S Africa's Richards Bay Coal Terminal exports slip 33% on month in Jan to 4.6 mil mt
London (Platts)--7Feb2014/809 am EST/1309 GMT
South Africa's Richards Bay Coal Terminal (RBCT) exported 4.6 million mt of coal in January, tumbling 33% on-month from the 6.8 million mt shipped in December, according to the latest operating data released by the port Friday.
January export volumes are traditionally lower than December, as RBCT shareholders tend to use December to catch up on any shortfall in the annual shipping program, with all vessels that have their Notice of Readiness in December and complete loading in January counted in the port's December operating statistics, according to sources.
South African producers exporting out of RBCT are also known to ship out additional tons in December to reach annual targets and fulfill rail-or-pay agreements.
However, the exports for the month were 8.4% higher than January 2013.
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RBCT said the exports were shipped in 48 vessels during January, including 27 Capesize vessels, 12 Panamax ships and nine Handysize cargoes.
According to RBCT's export destinations breakdown, the largest portion of exports -- 27.9% or 1.3 million mt -- went to Southern Asia, which includes countries such as India and Pakistan, among others. The volume jumped 17.4% on-month.
WESTERN EUROPE RECEIVES 1.15 MILLION MT in JANUARY
The second-largest volume was exported to Western Europe, which received 1.15 million mt of coal from RBCT during January, or 25.2% of the total.
However, this was a 32.3% decrease from December.
Sustained market speculation has indicated that a large Switzerland-based trading house has continued to ship South African coal to Amsterdam-Rotterdam-Antwerp, with an ongoing number of Capesize freight fixtures seen from Richards Bay to Rotterdam since the fourth quarter of 2013.
The coal was also said to be filling supply gaps caused by a loading ban at Colombia's second-largest producer US-based Drummond, were exports stopped January 8.
Total exports to the whole of Europe amounted to 1.25 million mt, down 52% on-month and making up 27.4% of January's total shipments.
Eastern Asia slipped to the third largest importer of South African coal in January, with 945,538 mt (21%) of material shipped to countries in the region, such as China, Japan, South Korea and Taiwan, among others.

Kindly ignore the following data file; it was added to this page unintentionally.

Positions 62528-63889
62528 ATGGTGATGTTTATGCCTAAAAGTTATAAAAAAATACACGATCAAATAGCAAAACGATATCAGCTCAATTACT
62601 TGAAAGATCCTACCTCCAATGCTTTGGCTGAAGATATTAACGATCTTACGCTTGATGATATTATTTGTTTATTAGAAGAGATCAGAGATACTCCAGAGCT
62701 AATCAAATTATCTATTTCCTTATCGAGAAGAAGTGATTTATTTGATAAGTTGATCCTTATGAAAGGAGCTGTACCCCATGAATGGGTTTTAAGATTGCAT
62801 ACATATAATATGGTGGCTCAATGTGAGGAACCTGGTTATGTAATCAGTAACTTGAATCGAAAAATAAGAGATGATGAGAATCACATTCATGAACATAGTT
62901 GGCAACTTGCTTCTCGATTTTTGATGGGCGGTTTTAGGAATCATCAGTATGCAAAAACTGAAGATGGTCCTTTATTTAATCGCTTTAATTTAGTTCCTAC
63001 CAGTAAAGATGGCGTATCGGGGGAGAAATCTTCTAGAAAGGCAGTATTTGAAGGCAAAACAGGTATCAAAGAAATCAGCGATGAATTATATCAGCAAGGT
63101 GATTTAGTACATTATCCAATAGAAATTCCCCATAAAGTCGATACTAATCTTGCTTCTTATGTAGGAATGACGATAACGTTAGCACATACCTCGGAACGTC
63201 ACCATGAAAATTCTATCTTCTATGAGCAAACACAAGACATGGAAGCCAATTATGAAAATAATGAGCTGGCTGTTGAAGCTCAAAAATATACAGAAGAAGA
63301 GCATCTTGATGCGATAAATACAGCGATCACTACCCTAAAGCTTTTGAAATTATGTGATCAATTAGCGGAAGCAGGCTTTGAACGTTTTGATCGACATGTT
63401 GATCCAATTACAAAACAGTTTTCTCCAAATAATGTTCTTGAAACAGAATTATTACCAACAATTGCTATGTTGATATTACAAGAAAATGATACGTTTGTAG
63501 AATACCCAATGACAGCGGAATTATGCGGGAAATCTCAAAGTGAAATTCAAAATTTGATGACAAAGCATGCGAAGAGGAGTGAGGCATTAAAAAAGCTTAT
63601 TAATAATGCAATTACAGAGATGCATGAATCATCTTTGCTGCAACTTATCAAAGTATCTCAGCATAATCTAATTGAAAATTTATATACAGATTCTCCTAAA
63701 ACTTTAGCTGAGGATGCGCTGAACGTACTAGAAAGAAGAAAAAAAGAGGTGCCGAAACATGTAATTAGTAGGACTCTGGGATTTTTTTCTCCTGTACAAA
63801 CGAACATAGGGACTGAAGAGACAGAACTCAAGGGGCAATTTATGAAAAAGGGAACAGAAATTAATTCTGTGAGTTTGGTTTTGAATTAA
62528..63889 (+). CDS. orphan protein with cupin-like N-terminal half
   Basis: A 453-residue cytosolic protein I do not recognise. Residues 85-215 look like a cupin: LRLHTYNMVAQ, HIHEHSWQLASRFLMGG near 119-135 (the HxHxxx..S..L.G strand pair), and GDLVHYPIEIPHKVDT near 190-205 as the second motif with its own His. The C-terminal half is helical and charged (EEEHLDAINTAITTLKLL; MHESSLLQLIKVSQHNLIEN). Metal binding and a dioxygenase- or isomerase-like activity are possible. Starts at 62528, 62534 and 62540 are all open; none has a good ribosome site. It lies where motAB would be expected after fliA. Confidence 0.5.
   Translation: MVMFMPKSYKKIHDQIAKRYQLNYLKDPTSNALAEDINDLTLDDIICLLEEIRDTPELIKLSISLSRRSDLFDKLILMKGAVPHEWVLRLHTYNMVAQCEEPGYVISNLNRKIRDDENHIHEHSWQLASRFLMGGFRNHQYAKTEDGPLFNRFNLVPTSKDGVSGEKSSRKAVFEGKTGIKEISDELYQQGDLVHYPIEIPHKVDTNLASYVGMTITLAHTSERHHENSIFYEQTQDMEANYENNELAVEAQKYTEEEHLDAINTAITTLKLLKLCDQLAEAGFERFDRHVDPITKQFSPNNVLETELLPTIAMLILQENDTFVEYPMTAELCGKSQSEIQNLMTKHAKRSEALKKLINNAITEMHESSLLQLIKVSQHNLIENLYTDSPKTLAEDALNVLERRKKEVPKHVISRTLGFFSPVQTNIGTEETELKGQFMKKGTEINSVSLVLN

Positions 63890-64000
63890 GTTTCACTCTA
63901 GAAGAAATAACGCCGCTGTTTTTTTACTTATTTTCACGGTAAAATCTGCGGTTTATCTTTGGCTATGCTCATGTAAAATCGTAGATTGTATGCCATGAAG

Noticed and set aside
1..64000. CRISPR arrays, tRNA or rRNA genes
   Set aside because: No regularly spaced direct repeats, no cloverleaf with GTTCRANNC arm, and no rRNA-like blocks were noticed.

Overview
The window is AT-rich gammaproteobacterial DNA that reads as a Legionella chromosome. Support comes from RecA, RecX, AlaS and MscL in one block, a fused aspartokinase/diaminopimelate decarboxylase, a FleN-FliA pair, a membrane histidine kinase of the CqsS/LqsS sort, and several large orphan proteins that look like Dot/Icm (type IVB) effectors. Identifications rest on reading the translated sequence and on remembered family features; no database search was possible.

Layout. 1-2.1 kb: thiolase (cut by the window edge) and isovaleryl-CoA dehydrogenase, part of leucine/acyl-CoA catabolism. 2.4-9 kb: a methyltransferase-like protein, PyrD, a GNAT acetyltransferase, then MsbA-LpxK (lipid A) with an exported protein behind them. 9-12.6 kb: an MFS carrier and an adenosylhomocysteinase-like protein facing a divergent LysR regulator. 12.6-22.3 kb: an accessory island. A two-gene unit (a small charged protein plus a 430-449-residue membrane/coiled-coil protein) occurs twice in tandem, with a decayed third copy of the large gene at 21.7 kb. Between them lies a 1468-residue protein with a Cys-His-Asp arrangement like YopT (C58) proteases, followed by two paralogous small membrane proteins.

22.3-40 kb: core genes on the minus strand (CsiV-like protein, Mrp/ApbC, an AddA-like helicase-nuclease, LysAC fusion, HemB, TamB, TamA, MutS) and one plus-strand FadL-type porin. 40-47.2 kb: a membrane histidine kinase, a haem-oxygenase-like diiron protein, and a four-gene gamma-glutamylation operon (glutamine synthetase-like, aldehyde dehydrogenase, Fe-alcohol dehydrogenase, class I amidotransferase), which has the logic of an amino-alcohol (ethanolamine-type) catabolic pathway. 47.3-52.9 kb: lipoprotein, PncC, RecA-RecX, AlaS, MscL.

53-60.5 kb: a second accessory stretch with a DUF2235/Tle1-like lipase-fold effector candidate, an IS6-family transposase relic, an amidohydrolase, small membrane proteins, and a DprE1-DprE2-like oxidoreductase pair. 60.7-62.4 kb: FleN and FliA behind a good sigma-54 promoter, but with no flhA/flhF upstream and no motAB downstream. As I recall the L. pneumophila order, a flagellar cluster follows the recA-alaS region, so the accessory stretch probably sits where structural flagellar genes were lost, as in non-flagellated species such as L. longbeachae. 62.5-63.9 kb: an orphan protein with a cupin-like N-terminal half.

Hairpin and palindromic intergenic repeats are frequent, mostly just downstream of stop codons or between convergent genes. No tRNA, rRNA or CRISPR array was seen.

Monthly exports to eastern Asia plunged 50% month-on-month, most likely due to the Lunar New Year holiday at the end of January.
Western Asia, including Turkey, United Arab Emirates, Qatar, and Kuwait among others, imported 10.9% or 499,112 mt of total RBCT exports, while exports to southeast Asia (Thailand, Vietnam, Cambodia, Indonesia, Singapore) totaled 139,564 mt, or 3.1% of the total volume.
Eastern and western Africa imported a combined 363,337 mt (8%) of South African coal during the month, while exports to South America were 94,644 million mt, just 2.1% of the total volume.
TRANSNET COAL RAILINGS RISE 3% ON MONTH
Meanwhile, South African state-controlled operator Transnet Freight Rail (TFR) railed 5.7 million mt of coal to the 91 million mt/year terminal in 717 trains during January. The total rose 3% from December, but was 8.6% lower than the volume railed in the same month in the beginning of 2013.
This is the first month of increased TFR railings since they reached an all-time-high of 6.9 million mt in August 2013.
End-of-month stocks at the terminal increased by 22.1% on the month to 3.8 million mt, which was 7% below the amount recorded at the end of January 2013.
Stocks at the terminal reached an all-time high of 5.5 million mt at the end of September.
Spot cargoes of standard 6,000 kcal/kg NAR South African thermal coal closed in a range of $79.83-87.35/mt FOB during the month, with Platts 7-45 day assessment slipping $5.67 from the beginning of the month to close at $79.83/mt FOB on January 31.
Trading sources noted during the month that Asian demand for South African coal remained limited, with prices still too high for Indian buyers and the Lunar New Year holidays hindering Chinese interest.
--Jacqueline Holman, email@example.com
--Edited by James Leech, firstname.lastname@example.org